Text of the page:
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First Day Sukkot

Baruch Levine z”l, in his commentary on VaYikra, characterized the reading for the First Day of Sukkot as a “calendar of the annual festivals, celebrated in ancient times”, including Shabbat, the Matzot festival and the offering of the pascal lamb, the Omer offering, the day of blasting the Shofar, the Day of Atonement and Sukkot. With the exception of Sukkot, Yom HaKippurim and Shabbat, none of the other festivals are known by the names that have come down to us since rabbinic times. Nonetheless, these ancient biblical festivals are the antecedents of all of contemporary Jewish holidays.

Much emphasis in the reading is placed on Sukkot. We learn that unlike the Matzot Festival which lasted only seven days, Sukkot lasts for eight days. While the Torah at first focuses on the requirement to bring sacrifices throughout the eight days of Sukkot, the Torah does not prescribe which types of sacrifices must be brought. Instead, the Torah introduces us to the two rituals which we continue to observe until this very day, namely the obligation to live in Booths for the first seven days of the festival and secondly, the obligation to gather four distinct species of vegetation, which even before the rabbinic era were identified as the four species that make up the Lulav and Etrog. Two of the species, the palm frond and the willow leaves, are easily identifiable. The other two species, the boughs of leafy trees and the fruit of the Hadar tree were more ambiguous, but rabbinic tradition settled on twigs of the myrtle tree and the fruit of the citron tree, the Etrog. Levine suggests that the emphasis on leafy trees and trees that grow near the water was meant to symbolize the abundance of water in the river beds of the land of Israel and the beauty of the land of Israel in general. The Torah reading also adds an historical dimension to the obligation to dwell in booths during Sukkot by saying that this serves as a reminder to future generations that God provided the Israelites with protective booths in which to live after God brought the people out of Egypt.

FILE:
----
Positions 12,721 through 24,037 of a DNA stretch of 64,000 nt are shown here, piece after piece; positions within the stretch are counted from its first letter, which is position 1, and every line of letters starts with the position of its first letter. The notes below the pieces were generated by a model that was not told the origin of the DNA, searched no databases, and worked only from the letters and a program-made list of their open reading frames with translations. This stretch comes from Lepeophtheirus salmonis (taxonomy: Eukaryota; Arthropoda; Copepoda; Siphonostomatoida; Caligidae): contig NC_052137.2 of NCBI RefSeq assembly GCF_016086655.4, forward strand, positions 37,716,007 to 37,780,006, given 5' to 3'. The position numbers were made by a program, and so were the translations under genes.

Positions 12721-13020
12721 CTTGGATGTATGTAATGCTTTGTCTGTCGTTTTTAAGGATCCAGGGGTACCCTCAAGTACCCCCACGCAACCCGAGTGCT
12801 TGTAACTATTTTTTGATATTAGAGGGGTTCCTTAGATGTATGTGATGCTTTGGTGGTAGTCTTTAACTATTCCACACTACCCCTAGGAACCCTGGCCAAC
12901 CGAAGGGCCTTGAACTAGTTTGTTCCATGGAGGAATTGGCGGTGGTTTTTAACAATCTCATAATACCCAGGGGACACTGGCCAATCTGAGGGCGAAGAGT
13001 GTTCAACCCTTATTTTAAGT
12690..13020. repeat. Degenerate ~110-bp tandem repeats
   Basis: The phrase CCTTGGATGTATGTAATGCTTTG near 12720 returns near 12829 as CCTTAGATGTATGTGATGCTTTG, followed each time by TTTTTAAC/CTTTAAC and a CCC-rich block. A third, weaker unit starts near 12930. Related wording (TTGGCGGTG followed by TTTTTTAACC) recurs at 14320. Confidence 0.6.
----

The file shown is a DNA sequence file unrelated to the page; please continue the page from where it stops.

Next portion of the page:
Rabbi Lionel Moses


Sat, 30 September 2023 15 Tishrei 5784